Physical Origin of Non-Linear Resonant Excitation in Capacitively Coupled Plasmas

Sebastian Wilczek, Jan Trieschmann, Denis Eremin, Julian Schulze, Edmund Schüngel, Ralf Peter Brinkmann, Aranka Derzsi, Ihor Korolov, Peter Hartmann, Zoltán Donkó, Thomas Mussenbrock

NCPST 5th Radio Frequency Discharges Workshop 2015, Dublin, Ireland, June 22-23 2015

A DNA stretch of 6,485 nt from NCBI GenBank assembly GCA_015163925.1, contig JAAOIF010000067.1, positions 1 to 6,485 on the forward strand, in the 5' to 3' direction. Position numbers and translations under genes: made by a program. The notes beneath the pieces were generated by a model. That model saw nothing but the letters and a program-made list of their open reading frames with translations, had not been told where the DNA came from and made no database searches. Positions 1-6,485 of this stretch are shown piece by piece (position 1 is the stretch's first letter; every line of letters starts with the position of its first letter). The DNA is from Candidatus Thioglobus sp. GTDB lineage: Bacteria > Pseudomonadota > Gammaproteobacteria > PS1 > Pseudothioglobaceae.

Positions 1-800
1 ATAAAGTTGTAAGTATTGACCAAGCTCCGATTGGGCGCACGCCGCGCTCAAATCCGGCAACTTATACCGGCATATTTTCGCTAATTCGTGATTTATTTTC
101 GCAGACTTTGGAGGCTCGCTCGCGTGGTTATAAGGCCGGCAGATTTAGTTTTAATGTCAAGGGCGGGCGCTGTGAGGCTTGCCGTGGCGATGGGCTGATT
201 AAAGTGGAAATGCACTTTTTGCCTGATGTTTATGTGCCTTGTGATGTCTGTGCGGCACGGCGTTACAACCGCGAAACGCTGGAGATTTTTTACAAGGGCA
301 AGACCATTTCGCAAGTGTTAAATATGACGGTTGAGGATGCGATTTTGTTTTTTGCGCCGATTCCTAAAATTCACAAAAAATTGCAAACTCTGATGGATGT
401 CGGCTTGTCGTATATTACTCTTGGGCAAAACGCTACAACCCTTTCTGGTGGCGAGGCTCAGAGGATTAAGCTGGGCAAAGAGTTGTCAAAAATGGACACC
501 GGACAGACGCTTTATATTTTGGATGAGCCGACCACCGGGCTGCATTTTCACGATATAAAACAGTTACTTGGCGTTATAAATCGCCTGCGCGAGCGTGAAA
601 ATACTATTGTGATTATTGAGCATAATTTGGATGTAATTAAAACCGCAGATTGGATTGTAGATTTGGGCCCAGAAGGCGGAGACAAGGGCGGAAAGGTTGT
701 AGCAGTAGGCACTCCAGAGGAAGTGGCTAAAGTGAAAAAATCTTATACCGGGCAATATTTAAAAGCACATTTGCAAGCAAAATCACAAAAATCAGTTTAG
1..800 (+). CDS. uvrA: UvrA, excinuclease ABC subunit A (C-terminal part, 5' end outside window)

In low-pressure capacitively coupled radio frequency (RF) discharges, non-linear electron resonance heating is still not fully understood. In order to explain the exact mechanism of the excitation of higher harmonics in the RF-current a detailed kinetic description of the electron dynamics must be developed. In this work, the analysis of the spatio-temporal electron velocity distribution function using Particle-in-Cell/Monte Carlo Collisions simulations is presented. A single-frequency capacitively coupled discharge operated in argon at a pressure of 1.3 Pa is characterized. At this low pressure, the plasma sheaths accelerate energetic electron beams. These traverse through the plasma bulk almost collisionlessly and leave behind a positive space charge close to the sheath edge and, consequently, an electric field. At this position the electric field attracts cold electrons from the plasma towards the expanding sheath. For a short time interval slow bulk electrons and energetic beam electrons move into opposite directions. Subsequently, these cold bulk electrons, which can only react on the timescale of the local plasma frequency, are repelled back into the bulk during the phase of sheath expansion forming a new energetic electron beam. This cycle continues until the end of the sheath expansion. The effect then can lead to the generation of multiple electron beams during one RF period. Since the electron beams form the major part of the conduction current, this effect explains the excitation of higher harmonics in the rf-current. Furthermore, the conduction current appears only locally in space and time. As such, to ensure current continuity at any given time, it is naturally compensated by a local displacement current. In this context, the terminology of the Plasma Series Resonance (PSR) as well as the Plasma Parallel Resonance (PPR) can be understood within the frame of a kinetic picture.